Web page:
Los Feliz’s Airborne Toxic Event played Sunday afternoon April 14th on Coachella’s main stage. Photo: Autumn DeWilde.

Community News: LFIA Honors Margret Lohfelt (center) for years of beautification, page 10

School Reports: Franklin Elementary Goes Native, page 17

GRIFFITH PARK—This year looks likely to go on record as the fourth driest in Los Angeles’ written history, and that has Griffith Park on high alert for brush fires. According to Carol Smith, a forecaster with the National Weather Service in Oxnard, downtown Los Angeles has received 5.14 inches of rain this year whereas a normal year would be 14.42 inches. With the spring rainy season that lasts typically through March or April passed, she said there is cause for concern. “I wouldn’t be hopeful for a whole lot more rain,” she said.

Editorial: O’Farrell over Choi, page 19

Smith said the beginning of the year started out with average rain levels but fell off in January. However, she said, the threat of a draught is not imminent because statewide there has been plenty of precipitation. “In some places it was the closest to the wettest ever,” Smith said referring to Central and Northern California. But in Los Angeles’ largest park, the memory is still fresh of the May 2007 wildfire that burned more than 817 acres— nearly a fifth—of its property. Only this past winter did the park’s bird sanctuary finally see GRIFFITH PARK page 10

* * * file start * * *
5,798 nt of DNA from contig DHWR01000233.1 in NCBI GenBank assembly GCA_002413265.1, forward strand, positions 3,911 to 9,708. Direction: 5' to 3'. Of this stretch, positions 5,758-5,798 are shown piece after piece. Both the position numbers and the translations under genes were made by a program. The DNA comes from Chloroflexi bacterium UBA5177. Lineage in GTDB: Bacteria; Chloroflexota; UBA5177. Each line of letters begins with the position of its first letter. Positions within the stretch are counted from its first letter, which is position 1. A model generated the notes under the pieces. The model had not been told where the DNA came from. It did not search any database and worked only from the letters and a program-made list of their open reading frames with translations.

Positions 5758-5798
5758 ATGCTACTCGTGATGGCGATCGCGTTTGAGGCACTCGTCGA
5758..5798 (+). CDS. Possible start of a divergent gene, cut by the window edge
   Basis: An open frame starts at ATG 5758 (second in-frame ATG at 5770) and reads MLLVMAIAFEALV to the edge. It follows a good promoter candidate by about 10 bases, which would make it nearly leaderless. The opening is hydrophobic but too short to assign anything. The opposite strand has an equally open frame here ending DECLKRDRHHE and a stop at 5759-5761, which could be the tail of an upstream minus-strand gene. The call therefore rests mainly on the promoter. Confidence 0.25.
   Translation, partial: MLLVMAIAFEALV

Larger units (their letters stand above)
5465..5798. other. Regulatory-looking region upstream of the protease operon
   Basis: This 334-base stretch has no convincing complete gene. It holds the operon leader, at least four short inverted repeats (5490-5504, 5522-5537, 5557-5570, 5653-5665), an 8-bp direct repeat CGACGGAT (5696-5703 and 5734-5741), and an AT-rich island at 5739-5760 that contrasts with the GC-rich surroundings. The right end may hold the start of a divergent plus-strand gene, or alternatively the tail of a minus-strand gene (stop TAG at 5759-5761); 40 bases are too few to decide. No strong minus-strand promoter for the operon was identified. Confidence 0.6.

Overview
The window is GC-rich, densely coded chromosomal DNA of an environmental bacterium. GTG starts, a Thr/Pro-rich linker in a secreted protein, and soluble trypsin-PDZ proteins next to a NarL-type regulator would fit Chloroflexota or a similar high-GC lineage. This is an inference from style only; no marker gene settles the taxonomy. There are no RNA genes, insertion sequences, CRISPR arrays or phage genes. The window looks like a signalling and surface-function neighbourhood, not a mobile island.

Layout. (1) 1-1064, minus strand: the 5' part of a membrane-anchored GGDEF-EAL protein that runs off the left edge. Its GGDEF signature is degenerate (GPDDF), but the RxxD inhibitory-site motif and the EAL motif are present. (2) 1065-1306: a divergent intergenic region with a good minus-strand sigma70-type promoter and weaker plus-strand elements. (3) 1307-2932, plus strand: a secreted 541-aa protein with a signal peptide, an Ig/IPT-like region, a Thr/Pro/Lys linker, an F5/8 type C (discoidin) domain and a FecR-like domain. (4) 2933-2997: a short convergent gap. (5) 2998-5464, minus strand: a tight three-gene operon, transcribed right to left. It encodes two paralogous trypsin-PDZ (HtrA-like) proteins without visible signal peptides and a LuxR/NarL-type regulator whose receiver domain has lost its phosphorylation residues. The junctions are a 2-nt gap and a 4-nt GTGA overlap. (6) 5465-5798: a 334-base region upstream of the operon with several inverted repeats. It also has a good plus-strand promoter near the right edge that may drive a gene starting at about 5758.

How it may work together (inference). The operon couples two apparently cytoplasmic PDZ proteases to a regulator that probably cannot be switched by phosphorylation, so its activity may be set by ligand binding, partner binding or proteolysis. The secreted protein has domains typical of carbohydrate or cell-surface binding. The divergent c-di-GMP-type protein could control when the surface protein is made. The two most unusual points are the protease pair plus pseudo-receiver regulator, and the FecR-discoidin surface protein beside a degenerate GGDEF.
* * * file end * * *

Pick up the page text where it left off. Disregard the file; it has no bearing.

“Vaudeville in the Park,” in Calendar and more at losfelizledger.com


Los Feliz Ledger [letter from the publisher] It’s hard to imagine Eric Garcetti not being at the helm of Los Angeles City Council District 13, but certainly that will be case when his successor—either Mitch O’Farrell or John Choi—will be decided May 21st in the city’s general election. We’ve produced an extensive amount of coverage on the CD13 race, including in this issue, where we look closer at endorsements

of O’Farrell and Choi as well as delving further into fundraising by both candidates. Also, only online this month, is a complete news analysis of the race, which has been the most contested city council seat—once having a candidate pool of 20—in this election cycle. Please read more at losfelizledger.com With regret, the Ledger will not be able to have a monthly column on handwriting as we indicated a couple of months back. Thank you to the many who sent in handwriting samples.

FOUNDED 20 05 Delivered the last Thursday of each month to 34,500 homes and businesses in the Los Feliz, Silver Lake, Atwater Village, Echo Park and Hollywood Hills communities.

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May 2013


Los Feliz Ledger

Two Immaculate Heart Students Win Top Awards in Annual Writing Contest

Winning the top awards were seniors Maura Turcotte (left), first place, and Nicola Willoughby, second place.